With a handful of reed, I stuffed the wire guide to contribute to the 9-year old boy’s remade house. Immediately after the church service, just two days after arriving in Mozambique, members of the Celebration Church campus in Xai Xai head out to Jose’s house upon finishing lunch. Ladies with babies strapped to their backs hold a huge bundle of reed on their heads, grasping them with their hands to hold it balanced. Franco, originally from South Africa and the white minority in the church, utilizes his construction talent to fix the roof on this rebuild. We all take turns doing various jobs, and no one stops until the house is complete. The next few days even have their own construction project of building a kitchen for the church with a similar construct as the reed house–manually manufacturing cement for the floor and an open flame oven, building walls from scratch–then later, fixing a broken wall of another campus. All components of each project took every person who helped work to do so. Everyone was tired, but no one was miserable. People helped each other, conversed, and when a hand was needed one or two pairs of hands were always right there contributing. Whereas ‘serving’ is something that Americans have to think about and praise themselves for, Mozambicans just considered it life–not one effort to a thought was even made on the manner. Though we saw this as part of our “mission trip”, they saw it as Monday through Wednesday–nothing out of the ordinary except for a few Americans with t-shirts that said “Celebration Church“. We made conversation and learned about the people who would later etch their names in our hearts, forming the beginnings to relationships more akin to family–working never seemed so joyful!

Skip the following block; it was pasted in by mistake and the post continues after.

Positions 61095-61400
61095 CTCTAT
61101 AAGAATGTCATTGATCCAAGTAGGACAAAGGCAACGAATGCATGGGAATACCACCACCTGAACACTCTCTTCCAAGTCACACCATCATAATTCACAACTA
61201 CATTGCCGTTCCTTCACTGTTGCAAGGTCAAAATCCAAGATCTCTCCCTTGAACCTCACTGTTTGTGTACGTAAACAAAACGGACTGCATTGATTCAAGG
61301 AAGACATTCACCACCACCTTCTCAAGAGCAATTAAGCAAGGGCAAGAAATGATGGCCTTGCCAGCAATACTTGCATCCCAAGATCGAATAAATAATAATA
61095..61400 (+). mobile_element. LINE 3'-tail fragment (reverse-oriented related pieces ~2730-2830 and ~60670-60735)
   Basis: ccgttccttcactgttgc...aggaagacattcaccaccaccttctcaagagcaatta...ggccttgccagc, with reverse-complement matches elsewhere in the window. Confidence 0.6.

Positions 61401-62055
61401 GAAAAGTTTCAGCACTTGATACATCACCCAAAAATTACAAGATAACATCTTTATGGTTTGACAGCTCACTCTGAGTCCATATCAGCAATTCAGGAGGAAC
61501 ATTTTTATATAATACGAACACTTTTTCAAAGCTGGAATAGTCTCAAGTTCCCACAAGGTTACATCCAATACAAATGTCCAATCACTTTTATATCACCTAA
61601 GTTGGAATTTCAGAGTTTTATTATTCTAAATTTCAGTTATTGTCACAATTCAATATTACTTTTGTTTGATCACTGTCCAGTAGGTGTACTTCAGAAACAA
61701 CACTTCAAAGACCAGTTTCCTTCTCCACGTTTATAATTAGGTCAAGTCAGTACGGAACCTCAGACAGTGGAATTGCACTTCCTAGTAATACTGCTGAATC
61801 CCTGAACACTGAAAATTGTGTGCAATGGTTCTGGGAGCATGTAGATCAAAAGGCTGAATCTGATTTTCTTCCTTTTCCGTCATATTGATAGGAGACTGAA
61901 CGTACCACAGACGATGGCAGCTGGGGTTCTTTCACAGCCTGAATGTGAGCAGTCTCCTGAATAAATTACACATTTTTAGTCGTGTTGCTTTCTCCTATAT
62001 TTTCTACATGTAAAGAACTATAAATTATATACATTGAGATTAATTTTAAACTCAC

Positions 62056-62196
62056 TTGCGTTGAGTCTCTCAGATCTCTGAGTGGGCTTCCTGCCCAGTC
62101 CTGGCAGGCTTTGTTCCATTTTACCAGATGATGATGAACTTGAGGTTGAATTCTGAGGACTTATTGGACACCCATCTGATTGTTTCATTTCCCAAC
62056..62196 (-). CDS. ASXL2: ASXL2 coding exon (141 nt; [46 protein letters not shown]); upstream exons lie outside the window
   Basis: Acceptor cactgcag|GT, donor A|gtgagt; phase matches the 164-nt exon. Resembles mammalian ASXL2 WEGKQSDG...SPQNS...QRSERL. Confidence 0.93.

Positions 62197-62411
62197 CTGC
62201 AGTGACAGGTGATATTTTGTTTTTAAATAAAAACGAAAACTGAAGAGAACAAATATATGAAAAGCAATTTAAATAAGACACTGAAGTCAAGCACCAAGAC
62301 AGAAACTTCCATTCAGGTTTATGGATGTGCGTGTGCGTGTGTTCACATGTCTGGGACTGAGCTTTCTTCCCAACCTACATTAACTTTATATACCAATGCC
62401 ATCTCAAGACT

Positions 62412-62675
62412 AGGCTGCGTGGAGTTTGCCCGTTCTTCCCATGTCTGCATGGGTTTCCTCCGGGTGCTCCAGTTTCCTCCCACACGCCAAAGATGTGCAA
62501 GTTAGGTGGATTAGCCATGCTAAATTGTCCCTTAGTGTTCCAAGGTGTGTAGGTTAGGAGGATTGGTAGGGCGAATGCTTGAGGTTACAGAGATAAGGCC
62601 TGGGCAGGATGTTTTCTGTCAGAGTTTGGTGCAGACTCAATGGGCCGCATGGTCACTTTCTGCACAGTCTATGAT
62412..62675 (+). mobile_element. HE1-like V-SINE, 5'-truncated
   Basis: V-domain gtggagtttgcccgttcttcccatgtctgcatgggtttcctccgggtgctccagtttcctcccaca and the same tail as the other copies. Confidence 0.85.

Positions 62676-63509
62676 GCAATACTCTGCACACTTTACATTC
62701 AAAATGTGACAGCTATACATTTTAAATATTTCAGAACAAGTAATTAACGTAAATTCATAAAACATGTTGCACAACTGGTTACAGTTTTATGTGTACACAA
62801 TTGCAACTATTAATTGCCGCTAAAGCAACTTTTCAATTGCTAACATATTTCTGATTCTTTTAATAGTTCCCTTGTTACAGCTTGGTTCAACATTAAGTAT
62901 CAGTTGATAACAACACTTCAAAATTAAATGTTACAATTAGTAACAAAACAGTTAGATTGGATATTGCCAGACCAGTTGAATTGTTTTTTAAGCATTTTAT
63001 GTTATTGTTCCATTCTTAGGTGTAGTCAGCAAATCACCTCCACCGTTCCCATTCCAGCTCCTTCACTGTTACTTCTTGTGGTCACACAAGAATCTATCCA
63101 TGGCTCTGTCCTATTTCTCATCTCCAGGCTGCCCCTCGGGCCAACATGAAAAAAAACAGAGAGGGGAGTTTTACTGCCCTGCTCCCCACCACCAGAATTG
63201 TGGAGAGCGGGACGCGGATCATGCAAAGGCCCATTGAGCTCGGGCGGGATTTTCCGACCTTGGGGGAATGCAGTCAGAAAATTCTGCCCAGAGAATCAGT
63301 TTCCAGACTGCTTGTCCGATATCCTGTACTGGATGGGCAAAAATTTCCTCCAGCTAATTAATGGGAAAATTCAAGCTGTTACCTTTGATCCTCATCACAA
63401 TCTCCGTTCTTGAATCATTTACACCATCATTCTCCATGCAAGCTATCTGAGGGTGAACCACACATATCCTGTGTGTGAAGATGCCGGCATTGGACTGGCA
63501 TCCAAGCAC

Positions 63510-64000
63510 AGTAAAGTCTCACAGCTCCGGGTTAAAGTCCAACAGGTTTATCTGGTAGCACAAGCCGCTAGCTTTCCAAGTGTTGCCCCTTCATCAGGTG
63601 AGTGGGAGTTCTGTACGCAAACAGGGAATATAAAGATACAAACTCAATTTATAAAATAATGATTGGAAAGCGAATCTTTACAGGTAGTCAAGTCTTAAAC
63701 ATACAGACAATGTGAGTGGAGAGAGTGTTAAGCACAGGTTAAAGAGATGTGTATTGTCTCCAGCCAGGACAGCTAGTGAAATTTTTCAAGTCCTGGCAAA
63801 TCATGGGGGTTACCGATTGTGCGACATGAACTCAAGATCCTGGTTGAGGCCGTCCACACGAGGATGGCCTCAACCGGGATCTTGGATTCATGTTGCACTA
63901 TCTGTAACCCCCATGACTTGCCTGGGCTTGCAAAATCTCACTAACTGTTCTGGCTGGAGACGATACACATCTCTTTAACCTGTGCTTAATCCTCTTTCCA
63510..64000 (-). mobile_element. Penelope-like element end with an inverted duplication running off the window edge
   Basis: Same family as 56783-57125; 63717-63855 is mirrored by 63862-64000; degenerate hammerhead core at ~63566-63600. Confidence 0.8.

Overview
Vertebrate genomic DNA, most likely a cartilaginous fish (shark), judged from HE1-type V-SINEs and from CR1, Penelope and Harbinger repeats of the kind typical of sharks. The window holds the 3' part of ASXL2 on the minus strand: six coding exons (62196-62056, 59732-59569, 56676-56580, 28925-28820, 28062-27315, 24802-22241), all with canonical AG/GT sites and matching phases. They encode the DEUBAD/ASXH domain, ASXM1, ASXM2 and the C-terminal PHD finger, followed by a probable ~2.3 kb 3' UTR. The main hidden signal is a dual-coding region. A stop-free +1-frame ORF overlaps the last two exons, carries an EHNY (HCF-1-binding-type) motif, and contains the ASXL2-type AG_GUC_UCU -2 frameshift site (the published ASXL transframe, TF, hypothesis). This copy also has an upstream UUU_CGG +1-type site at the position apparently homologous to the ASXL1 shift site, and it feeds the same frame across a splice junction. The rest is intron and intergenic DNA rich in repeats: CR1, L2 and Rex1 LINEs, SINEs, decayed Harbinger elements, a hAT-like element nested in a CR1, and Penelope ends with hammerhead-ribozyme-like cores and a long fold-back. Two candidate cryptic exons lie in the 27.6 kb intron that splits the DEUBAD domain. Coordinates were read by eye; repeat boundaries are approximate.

Perhaps my greatest lesson was the one I hadn’t expected–ministry begins, not preaching behind a pulpit, but with a shovel in your hand. Continue reading →
5 Thomas said to Him, “Lord, we do not know where You are going, how do we know the way?” 6 Jesus said to him, “I am the way, and the truth, and the life; no one comes to the Father but through Me.
Perhaps John 14 has grown affectionately recently, but the profundity of Jesus’ claim motivates one to contemplate and write. Thomas, often known as “Doubting Thomas”, is someone I can relate to well. He’s the one who says, “Wait a minute, let me get this straight!” People have often put him down for not having enough faith, and maybe he sometimes wasn’t paying attention, but I think Thomas was a bit of a rational thinker. The incident for which he is most remembered is in John 20 when he missed Jesus’ appearance after His resurrection when he says, “Unless I see in His hands the imprint of the nails, and put my finger into the place of the nails, and put my hand into His side, I will not believe” (Jn. 20:25). He didn’t necessarily doubt that Jesus was risen, but that they truly saw Him. Thomas struggled with the same thing I myself do–he always wanted to know for sure because he needed certainty. That’s why his faith was lacking, as does perhaps my own–he needed to know.
sneak peak at the Sri Lanka 2k11 trip
Yet Jesus said, “I am the way”, thus answering Thomas’ question. In this statement Jesus equated Himself with the Father, who with Moses in Exodus 3 says, “I AM who I AM”. Essentially, Jesus is saying, “I am the way to life”. He changes our expectations on how the question should be answered. Continue reading →